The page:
This is the third blog (first one here, second one here) from a meeting of the North-East England chapter of (ISC)2, where security experts from the region used the world café conversational format to discuss a number of topics. I lead a table discussing secure software development and the topic of software requiring maintenance over time came up as a key issue.
When software is released it can be pen tested and deemed largely secure, but those test results are point-in-time assessments of the application’s security, they are only valid for the time at which the test was done. The very next day new attacks or weaknesses could be found that render your software at risk. Leaving that software alone for weeks, months, or even years without some sort of maintenance practically guarantees that there will be vulnerabilities available to attackers who look closely enough.
Weaknesses come in many forms, for instance code libraries that you include in your software may be tested and found to be vulnerable to attack. Good libraries will be maintained and when vulnerabilities are found the problems will be corrected, but unless you know all of this has taken place then you won’t go off to get the latest version of the library and add it to your software. An attacker can see which versions of a library you use and if you’re using an old version with known vulnerabilities then they could use that as an attack vector.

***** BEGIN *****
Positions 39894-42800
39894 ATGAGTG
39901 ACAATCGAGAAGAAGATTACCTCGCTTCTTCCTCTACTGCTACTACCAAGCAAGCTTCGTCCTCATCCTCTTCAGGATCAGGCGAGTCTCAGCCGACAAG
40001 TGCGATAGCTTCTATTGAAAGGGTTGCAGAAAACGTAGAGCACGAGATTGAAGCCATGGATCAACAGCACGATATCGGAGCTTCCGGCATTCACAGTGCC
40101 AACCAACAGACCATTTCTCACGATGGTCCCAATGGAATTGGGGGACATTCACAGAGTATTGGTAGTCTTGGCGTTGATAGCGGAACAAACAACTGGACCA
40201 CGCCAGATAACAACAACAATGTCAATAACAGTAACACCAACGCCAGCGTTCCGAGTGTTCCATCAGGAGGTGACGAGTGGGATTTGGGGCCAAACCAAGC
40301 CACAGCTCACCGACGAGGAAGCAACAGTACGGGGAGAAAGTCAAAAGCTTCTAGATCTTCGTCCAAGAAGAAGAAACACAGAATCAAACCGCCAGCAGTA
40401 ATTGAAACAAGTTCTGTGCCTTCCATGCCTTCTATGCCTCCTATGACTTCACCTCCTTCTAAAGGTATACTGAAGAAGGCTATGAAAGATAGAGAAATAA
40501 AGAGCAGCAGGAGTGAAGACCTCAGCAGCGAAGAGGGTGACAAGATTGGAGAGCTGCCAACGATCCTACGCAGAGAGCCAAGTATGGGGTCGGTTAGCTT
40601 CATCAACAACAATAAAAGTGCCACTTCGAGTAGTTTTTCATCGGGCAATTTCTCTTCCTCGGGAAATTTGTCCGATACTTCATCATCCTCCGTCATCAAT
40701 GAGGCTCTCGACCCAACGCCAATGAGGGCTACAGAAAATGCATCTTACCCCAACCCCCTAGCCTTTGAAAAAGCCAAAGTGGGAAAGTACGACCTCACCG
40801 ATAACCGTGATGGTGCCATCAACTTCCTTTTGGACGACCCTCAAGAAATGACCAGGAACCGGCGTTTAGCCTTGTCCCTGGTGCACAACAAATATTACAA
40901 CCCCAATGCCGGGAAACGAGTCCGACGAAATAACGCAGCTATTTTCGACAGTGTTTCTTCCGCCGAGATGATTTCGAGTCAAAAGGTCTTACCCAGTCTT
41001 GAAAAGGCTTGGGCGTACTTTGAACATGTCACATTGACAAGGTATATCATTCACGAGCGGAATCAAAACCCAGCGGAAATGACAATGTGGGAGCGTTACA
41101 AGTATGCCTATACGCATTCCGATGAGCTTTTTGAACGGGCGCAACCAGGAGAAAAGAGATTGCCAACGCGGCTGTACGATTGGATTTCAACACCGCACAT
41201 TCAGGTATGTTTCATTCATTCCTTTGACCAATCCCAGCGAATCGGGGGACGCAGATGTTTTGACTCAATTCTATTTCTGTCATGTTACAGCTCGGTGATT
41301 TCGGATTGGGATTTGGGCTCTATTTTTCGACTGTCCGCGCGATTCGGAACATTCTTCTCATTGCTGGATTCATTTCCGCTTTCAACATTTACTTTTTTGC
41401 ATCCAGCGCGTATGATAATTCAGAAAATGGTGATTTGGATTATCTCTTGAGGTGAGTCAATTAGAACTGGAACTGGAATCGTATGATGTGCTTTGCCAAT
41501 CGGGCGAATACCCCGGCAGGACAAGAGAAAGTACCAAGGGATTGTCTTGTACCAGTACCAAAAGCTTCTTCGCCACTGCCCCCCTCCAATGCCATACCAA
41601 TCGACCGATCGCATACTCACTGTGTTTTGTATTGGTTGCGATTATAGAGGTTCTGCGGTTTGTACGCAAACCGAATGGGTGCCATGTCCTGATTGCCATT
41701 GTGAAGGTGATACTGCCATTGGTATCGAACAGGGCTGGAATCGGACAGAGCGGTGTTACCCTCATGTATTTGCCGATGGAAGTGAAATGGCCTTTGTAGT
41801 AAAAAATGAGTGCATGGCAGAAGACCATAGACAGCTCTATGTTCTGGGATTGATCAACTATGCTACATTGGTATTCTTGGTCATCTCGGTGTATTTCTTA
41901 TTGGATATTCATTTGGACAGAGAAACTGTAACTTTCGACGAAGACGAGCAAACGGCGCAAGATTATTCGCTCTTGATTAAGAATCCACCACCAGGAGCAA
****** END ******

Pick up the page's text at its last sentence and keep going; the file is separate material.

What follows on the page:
Fact: Without maintenance, software it will become less secure over time.
There are many different options to help you with your problems, such as:
- Dependency checking tools like OWASP Dependency Check, Snyk, and Retire.js to name but a few, which check common libraries for vulnerable versions
- Static Application Security Testing (SAST) using tools like Fortify, SonarQube and Roslyn Security Guard to scan source code for common anti-patterns and issues
- Dynamic Application Security Testing (DAST) using something like OWASP ZAP, which works with running web applications to help to spot common vulnerabilities
A lot of the above options can then be automated to allow scans to run at the push of a button, or could be set to run on a schedule to run scans every week or month, notifying you if there are issues. It would be even better if you set up this automaton as you start developing your software, then it should be simple to continue maintenance into the future.
Respect the people who use your software!
Running these scans is relatively straight forward and if you have respect for the people paying good money for your software (or even if you give it away free) then you owe it to them to consider security!
Got a comment or correction (I’m not perfect) for this post? Please leave a comment below.
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